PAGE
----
While Arafat lies dying in a French hospital and the Mid-East is at the point of who knows what, and the US is poised to drive on Fallujha to clean out the insurgents, what is our government – i.e., the European Council in Brussels – getting all worked up about?
Well, as you might expect, it has something much more important on its mind: the "correct" name for the Republic of Macedonia
Formerly, a state within the Yugoslav Federation, the country acquired its independence in 1991 and proudly unveiled a constitution which instils democratic values and celebrates its multi-ethnic composition.
Built into the constitution was it name which drew immediate objections from its neighbour, Greece, which claimed that the new nation adopting the simple name Macedonia implied territorial claims over the Greek province of the same name.
As a temporary solution, in 1993 it was allocated the "official" name of the "Former Yugoslav Republic of Macedonia", in order to gain the acceptance of the United Nations and the European Union,
However, in recognition of its consistent moves towards democracy, and for its support in the war in Iraq, the USA on Wednesday recognised Macedonia's preferred name, invoking the fury of the Greek Republic, which has even gone so far as to warn the US citizens in Greece of possible violent reaction.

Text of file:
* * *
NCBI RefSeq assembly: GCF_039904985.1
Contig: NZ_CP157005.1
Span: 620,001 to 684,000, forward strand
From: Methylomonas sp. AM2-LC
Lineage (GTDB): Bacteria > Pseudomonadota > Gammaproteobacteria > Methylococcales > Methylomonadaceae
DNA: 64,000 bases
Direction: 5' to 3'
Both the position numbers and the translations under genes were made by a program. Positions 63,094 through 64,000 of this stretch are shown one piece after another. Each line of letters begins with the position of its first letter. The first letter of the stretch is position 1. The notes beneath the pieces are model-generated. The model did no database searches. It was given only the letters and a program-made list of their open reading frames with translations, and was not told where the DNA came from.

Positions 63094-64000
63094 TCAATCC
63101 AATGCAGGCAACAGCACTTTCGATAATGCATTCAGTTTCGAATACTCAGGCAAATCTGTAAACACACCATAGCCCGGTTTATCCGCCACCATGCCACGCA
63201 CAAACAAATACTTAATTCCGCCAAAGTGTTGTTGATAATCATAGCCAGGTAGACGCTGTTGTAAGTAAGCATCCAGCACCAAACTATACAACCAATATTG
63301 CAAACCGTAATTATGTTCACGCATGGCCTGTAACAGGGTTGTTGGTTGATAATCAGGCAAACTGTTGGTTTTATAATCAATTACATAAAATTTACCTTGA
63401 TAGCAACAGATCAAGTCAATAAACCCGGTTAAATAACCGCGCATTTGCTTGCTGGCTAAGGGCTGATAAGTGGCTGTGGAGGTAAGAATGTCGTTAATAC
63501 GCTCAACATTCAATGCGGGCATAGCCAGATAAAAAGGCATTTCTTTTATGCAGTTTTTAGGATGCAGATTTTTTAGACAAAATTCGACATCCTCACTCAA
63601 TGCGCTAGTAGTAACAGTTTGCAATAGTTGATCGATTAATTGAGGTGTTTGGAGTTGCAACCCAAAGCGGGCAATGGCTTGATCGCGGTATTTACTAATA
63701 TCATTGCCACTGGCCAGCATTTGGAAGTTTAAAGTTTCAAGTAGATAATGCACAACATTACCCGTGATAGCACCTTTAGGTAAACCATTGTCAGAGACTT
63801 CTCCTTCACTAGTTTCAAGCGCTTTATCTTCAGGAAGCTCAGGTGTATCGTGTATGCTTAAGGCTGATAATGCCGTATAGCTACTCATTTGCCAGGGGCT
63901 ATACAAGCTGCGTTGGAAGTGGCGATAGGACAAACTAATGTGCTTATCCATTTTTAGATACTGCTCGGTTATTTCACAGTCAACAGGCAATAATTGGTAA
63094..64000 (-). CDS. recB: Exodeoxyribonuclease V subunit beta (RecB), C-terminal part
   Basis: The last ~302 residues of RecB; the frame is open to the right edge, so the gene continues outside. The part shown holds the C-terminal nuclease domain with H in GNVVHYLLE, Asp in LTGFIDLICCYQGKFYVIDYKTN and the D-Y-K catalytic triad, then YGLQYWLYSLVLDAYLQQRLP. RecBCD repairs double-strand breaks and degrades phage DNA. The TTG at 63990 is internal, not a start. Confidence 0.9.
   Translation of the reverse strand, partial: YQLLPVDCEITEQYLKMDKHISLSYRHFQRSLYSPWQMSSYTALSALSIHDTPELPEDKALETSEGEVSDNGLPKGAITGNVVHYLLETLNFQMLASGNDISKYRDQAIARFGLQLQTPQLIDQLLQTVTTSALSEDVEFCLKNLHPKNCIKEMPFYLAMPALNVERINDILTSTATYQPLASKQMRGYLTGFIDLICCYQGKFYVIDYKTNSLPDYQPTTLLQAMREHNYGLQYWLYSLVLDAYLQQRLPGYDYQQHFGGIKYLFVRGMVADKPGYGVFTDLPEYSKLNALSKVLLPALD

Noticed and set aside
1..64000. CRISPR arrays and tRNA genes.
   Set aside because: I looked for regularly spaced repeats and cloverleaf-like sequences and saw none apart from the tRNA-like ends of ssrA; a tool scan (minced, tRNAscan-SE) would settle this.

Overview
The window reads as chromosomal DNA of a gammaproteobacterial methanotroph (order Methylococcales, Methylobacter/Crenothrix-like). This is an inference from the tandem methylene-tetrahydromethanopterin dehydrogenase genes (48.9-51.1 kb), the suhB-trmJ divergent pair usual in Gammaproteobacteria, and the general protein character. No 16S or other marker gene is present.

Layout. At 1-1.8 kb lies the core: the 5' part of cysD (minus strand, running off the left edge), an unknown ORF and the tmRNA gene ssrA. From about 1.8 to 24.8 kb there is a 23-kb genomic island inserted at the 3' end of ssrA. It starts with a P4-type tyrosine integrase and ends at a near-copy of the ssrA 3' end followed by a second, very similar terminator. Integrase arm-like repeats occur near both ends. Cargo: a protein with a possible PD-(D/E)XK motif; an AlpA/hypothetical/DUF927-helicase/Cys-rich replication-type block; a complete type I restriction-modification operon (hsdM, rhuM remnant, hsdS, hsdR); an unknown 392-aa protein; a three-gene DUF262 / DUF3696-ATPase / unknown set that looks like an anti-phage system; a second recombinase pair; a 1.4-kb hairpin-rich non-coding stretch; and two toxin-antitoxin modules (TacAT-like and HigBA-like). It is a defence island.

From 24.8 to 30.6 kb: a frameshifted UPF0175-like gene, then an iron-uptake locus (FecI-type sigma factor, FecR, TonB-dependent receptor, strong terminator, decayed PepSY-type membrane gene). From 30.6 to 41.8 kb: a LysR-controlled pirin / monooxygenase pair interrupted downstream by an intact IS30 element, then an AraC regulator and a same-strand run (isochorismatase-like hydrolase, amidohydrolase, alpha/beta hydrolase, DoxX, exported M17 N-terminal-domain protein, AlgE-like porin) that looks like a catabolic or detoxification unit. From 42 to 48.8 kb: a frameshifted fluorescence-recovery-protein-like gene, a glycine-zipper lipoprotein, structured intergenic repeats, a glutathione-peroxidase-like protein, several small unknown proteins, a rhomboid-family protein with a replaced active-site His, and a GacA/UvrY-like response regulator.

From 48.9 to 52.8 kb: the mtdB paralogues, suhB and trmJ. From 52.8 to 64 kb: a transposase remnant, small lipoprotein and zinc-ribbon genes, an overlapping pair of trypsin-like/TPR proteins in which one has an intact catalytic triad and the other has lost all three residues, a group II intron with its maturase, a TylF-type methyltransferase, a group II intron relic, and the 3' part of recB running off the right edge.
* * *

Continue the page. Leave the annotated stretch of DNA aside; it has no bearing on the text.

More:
The State Department, however, is unmoved, saying that the recognition was not done to spite Athens but simply to reward Skopje, "not something that's in any way directed at Greece."
Exhibiting the mature response that would be expected of a long-term member of the EU, the Greek government has now threatened to veto Macedonia's possible entry into the EU and NATO and has now called on its pals in the European Council to back it up.
And so it came to pass that, yesterday, taking time off from sorting out the rest of the world's problems, EU President, Jan Peter Balkenende, announced on behalf of the European Council that the EU would continue to refer to Macedonia as the Former Yugoslav Republic of Macedonia.
So much, of course, for the EU (and the UN for that matter) recognising the right to self determination of a democratic state, and its right to draw up its own constitution in its own way, according to the wishes of its peoples.
But then, for a group of nations whose governments are intent on signing away their own rights as they fall over each other in their haste to ratify the EU constitution, it is hardly surprising that little Macedonia's wishes are the least of their concerns. When did the EU ever worry about the democratic wishes of anybody?